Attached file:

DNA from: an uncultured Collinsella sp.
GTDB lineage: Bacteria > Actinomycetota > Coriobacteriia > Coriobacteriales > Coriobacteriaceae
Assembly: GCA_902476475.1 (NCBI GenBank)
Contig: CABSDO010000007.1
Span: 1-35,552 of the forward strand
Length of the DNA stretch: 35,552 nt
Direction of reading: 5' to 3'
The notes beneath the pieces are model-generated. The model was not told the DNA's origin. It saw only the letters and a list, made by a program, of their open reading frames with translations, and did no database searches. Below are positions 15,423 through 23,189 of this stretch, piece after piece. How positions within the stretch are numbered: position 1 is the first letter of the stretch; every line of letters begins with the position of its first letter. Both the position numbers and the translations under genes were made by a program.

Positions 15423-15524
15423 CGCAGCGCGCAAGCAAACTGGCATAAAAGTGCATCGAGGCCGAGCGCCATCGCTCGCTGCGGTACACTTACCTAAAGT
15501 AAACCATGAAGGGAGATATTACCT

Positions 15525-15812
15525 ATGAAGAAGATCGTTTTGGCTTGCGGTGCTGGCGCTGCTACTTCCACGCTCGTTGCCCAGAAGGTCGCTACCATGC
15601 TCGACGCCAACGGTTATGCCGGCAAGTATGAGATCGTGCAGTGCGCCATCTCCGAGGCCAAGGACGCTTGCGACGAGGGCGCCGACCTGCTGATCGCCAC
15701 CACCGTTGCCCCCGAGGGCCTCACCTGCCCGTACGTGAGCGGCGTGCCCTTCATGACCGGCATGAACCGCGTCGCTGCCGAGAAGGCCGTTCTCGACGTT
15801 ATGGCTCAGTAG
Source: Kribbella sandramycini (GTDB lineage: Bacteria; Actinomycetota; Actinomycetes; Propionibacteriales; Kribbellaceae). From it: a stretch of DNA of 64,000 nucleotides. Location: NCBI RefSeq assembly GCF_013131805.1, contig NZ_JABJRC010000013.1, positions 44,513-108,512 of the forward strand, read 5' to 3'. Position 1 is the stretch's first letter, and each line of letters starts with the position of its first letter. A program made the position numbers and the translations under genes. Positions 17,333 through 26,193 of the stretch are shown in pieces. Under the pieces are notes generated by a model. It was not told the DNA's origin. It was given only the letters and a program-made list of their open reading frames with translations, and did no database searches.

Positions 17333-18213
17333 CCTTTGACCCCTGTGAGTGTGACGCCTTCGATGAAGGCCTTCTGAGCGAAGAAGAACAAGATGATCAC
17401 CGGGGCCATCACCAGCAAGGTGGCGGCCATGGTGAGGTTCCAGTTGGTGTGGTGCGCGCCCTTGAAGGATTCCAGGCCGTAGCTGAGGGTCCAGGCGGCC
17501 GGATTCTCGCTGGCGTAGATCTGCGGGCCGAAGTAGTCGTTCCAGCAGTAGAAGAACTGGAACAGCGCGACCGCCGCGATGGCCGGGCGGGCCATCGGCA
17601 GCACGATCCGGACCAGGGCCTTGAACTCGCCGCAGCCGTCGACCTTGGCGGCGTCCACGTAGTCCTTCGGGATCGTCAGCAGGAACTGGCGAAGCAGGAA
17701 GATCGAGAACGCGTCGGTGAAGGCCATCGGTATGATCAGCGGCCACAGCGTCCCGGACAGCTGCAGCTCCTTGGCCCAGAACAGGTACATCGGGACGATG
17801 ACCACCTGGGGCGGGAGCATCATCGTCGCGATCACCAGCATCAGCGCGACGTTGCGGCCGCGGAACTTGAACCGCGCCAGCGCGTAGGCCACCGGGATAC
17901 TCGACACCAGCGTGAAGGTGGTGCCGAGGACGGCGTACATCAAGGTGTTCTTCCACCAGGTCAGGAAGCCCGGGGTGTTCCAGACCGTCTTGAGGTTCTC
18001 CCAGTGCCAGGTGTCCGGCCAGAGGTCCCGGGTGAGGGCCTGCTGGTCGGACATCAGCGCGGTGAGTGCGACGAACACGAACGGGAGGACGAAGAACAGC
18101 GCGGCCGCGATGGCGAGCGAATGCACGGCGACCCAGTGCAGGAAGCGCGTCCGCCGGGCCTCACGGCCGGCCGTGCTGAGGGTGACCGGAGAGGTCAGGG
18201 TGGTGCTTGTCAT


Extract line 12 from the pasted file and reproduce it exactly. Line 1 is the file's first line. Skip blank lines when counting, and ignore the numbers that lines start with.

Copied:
Positions 15525-15812